#1
Anyone own a Squire deluxe Jazz bass ? It an active bass so I guess that means a 9v and an amp ajustment. Any thoughts on this bass ? \m/
#2
Great look, feel and tone. Squire makes decent stuff. If it's in your style and budget then you won't be buying a bad bass.

But in my honest opinion it still won't be as tip top in build as a Fender. I understand if it's an entry level bass and you're not willing to spend a lot, but right now you're going for an expensive squire. If it's what you want go for it, but it won't be as nice as a cheap Fender.
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#6
"Upgraded" from a Squier Deluxe V to a MIM Standard V a few years back and instantly regretted it. The preamp on the Squier was a little hissy and the ebanol fingerboard fogged up but it still felt and sounded far nicer than the MIM.

Moral of the story: Play both and then decide, they both spit out duds and there's no way to know what level of quality you're getting before it arrives.

psps: Get a Classic Vibe Squier anyway.
#7
Quote by eddy_deville
Anyone own a Squire deluxe Jazz bass ? It an active bass so I guess that means a 9v and an amp ajustment. Any thoughts on this bass ? \m/


My Squire is an MB-4 "Skull" bass. There's one for sale on Amazon NEW for $702.04 (http://www.amazon.com/gp/offer-listing/B003UEY7FM/ref=dp_olp_new?ie=UTF8&condition=new ) but you can buy them used for $75 - $100. Passive P&J type bass, full-length, cheap woods, cheesy graphics. But honestly, all in all, a pretty decent four-string bass.

Based on that, I'd expect the Squire Deluxe Jazz to be more than serviceable.

Don't expect an amp adjustment, however -- active pickups on a bass aren't like EMGs on a guitar. Mostly the active preamp increases the range and kind of tonal controls available.

My second bass was a used Carvin LB-75 (1989 issue) for a bit more than what you'd pay for a new Squier Deluxe Jazz. One of the reasons I shop the used market is that you get far more for your money. In this case, I got a 5-string with neck-through construction (vs. bolt-on), an ebony fretboard (vs "ebanol" -- essentially fiber-reinforced plastic) with real MOP block inlays, 24 fret board, full 34" scale, active pickups (active preamp tone controls) and a "deep" switch for the neck pickup and a "bright" switch for the bridge pickup.

On that bass, the middle "5" position on the bass and treble knobs is about what you'd get if you switched everything into passive mode and then dimed the controls. With active controls, you're actually boosting the bass (by, I've forgotten, maybe 15 dB?) and the treble beyond that, in a linear fashion, by moving the knob to the 10 position. And you're actively cutting each control by the same amount when you head down to 0. As you know, rolling off a passive control isn't quite the same thing, nor is it necessarily a controlled amount.
#8
I've owned several top end basses starting with a one of 200 Burns split sound six string bass.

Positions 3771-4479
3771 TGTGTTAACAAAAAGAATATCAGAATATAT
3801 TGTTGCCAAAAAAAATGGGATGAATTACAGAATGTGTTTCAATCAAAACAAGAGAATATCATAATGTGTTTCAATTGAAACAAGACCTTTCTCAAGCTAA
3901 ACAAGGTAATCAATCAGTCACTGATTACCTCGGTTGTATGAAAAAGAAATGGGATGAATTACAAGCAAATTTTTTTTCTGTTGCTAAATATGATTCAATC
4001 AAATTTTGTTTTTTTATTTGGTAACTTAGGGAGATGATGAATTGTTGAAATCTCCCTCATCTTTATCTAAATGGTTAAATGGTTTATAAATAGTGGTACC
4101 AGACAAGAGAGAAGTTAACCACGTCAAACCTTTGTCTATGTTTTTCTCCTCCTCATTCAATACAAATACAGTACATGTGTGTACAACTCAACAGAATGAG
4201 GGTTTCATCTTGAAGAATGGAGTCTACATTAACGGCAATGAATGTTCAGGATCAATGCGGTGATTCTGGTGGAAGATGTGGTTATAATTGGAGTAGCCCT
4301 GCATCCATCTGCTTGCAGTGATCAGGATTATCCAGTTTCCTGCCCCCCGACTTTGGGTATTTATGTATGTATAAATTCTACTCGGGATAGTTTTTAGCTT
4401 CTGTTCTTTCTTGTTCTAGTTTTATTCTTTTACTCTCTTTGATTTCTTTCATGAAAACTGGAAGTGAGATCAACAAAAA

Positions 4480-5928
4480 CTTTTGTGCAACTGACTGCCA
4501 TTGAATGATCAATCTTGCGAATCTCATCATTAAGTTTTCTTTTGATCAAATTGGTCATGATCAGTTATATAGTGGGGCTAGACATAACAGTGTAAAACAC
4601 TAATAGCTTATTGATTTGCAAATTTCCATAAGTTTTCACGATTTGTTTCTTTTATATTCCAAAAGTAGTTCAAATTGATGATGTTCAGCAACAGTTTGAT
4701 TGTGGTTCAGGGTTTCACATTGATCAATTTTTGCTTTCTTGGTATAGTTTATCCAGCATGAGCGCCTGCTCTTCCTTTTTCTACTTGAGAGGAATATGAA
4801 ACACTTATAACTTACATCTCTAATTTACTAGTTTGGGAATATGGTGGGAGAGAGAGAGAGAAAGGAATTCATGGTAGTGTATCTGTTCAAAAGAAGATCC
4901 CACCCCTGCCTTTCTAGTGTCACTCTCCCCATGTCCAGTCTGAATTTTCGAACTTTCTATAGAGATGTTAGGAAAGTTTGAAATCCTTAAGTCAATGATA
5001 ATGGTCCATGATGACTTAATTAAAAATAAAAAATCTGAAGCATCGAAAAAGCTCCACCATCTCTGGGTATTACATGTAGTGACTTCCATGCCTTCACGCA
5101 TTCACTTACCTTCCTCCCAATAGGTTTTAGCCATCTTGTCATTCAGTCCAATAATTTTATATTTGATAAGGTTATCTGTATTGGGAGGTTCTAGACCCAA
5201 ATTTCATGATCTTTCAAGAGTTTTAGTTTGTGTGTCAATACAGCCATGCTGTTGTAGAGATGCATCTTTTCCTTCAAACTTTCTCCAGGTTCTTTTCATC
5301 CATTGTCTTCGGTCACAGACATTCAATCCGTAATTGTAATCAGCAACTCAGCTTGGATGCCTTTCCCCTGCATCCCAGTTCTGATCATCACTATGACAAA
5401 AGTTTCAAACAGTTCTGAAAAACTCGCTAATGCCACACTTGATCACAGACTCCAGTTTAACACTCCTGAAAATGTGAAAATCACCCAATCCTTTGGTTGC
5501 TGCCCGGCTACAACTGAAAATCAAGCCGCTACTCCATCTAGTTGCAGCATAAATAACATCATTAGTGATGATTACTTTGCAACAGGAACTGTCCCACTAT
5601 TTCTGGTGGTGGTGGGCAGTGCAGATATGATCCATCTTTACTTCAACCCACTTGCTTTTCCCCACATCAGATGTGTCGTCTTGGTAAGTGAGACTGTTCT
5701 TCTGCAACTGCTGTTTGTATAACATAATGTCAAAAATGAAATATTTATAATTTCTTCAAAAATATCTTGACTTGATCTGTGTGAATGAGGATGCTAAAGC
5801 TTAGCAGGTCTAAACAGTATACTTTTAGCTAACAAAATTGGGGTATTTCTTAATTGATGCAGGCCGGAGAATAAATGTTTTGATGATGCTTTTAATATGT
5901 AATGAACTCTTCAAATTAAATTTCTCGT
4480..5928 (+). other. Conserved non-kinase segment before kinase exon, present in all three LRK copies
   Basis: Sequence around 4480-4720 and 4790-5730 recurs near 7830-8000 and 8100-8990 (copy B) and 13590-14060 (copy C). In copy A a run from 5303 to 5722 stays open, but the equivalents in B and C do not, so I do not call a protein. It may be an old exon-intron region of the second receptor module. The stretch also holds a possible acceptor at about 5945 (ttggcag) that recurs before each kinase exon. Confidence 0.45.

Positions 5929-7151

1965 Fender Jazz Bass
Musicman Stingray V
G&L L2500
MIM 5 string Jazz Bass
All from new and all sold.
My current Chinese Squier Jazz Bass V cost me £219 I fitted a David East J-Retro active kit and quite frankly it has set up very well (I do my own setting up), it plays very well and sounds very well.
I've just purchased Markbass Mini CMD 151p combo which I used for the first time last night on a New Years Eve gig and quite frankly I stick by my way of thinking which is a top mark Bass will sound crap through a crap amp whereas a cheap bass can sound quite good through a top end amp.
I certainly will not go spending massive amounts on a top end Bass.
Regarding the J-Retro active kit I fitted one to my 65 Jazz as they fit in without any mods it is the one that I use on my current Squier.
G&L L2500
Squier Affinity Jazz Bass 5
Ashdown RPM pre-amp
Ashdown Little Giant 1000
300 watt 15" powered cab
450 watt 15" powered sub bass cab
2x10 + horn
1x15x10 + horn
Last edited by John Swift at Jan 1, 2016,
#11
I played an Affinity P-bass for a couple years, which has since been replaced by Hofner clone and heavily modified short scale Ibanez, because SS just works better for my style, but the Squier is still a go-to for me.
Cry yourself to ash
#12
Here's my few cents on this matter: for what it's worth.
The Squier Chinese made instruments have been on an upswing in terms of quality while the quality of basic MIM basses has gone down. At the same time, comparing the two side by side you'll find some pros and cons of each.
I've got two MIM basses and every time I consider getting a Squier bass (VM, CI or Deluxe) I can instantly feel a difference. The Squier basses tend to feel sloppy, even next to the MIMs. I own a Squier guitar that I cleaned up nicely (fret dressings, shimmed neck, replaced bridge, nut, pups and electronics) I don't feel the basses will live up the same.

TL;DR
Fender MIM is substance and Squier is flash. Buy a used MIM for the same price as a new Squier
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